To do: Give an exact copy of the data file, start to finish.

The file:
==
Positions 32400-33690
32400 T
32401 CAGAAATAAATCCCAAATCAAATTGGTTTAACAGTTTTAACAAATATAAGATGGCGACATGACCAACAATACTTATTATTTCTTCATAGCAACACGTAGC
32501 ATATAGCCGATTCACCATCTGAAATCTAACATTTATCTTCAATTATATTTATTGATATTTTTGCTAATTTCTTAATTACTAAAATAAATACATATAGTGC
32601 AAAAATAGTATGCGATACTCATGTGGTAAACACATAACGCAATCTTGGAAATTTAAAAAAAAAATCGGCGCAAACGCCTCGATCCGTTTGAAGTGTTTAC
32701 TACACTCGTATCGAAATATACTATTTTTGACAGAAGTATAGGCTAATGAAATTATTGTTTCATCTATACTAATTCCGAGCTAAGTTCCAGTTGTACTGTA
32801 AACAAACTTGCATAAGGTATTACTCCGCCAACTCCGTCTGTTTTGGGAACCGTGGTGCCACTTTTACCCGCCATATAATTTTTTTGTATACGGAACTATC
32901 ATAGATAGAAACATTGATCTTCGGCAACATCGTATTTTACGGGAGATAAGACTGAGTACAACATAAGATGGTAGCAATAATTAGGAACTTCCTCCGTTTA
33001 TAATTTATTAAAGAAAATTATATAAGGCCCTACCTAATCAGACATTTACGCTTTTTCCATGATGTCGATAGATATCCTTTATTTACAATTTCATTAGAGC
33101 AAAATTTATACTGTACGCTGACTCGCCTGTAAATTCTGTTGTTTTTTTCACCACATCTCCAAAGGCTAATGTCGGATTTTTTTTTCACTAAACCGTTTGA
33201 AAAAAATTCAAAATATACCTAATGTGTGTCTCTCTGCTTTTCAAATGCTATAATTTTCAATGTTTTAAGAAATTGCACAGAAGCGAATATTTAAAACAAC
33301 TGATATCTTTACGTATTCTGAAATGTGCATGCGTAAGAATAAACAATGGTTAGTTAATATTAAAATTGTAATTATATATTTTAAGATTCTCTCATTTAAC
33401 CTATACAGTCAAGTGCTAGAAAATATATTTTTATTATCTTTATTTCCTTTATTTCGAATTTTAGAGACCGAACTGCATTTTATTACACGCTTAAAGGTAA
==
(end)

Positions 32400-33690
32400 T
32401 CAGAAATAAATCCCAAATCAAATTGGTTTAACAGTTTTAACAAATATAAGATGGCGACATGACCAACAATACTTATTATTTCTTCATAGCAACACGTAGC
32501 ATATAGCCGATTCACCATCTGAAATCTAACATTTATCTTCAATTATATTTATTGATATTTTTGCTAATTTCTTAATTACTAAAATAAATACATATAGTGC
32601 AAAAATAGTATGCGATACTCATGTGGTAAACACATAACGCAATCTTGGAAATTTAAAAAAAAAATCGGCGCAAACGCCTCGATCCGTTTGAAGTGTTTAC
32701 TACACTCGTATCGAAATATACTATTTTTGACAGAAGTATAGGCTAATGAAATTATTGTTTCATCTATACTAATTCCGAGCTAAGTTCCAGTTGTACTGTA
32801 AACAAACTTGCATAAGGTATTACTCCGCCAACTCCGTCTGTTTTGGGAACCGTGGTGCCACTTTTACCCGCCATATAATTTTTTTGTATACGGAACTATC
32901 ATAGATAGAAACATTGATCTTCGGCAACATCGTATTTTACGGGAGATAAGACTGAGTACAACATAAGATGGTAGCAATAATTAGGAACTTCCTCCGTTTA
33001 TAATTTATTAAAGAAAATTATATAAGGCCCTACCTAATCAGACATTTACGCTTTTTCCATGATGTCGATAGATATCCTTTATTTACAATTTCATTAGAGC
33101 AAAATTTATACTGTACGCTGACTCGCCTGTAAATTCTGTTGTTTTTTTCACCACATCTCCAAAGGCTAATGTCGGATTTTTTTTTCACTAAACCGTTTGA
33201 AAAAAATTCAAAATATACCTAATGTGTGTCTCTCTGCTTTTCAAATGCTATAATTTTCAATGTTTTAAGAAATTGCACAGAAGCGAATATTTAAAACAAC
33301 TGATATCTTTACGTATTCTGAAATGTGCATGCGTAAGAATAAACAATGGTTAGTTAATATTAAAATTGTAATTATATATTTTAAGATTCTCTCATTTAAC
33401 CTATACAGTCAAGTGCTAGAAAATATATTTTTATTATCTTTATTTCCTTTATTTCGAATTTTAGAGACCGAACTGCATTTTATTACACGCTTAAAGGTAA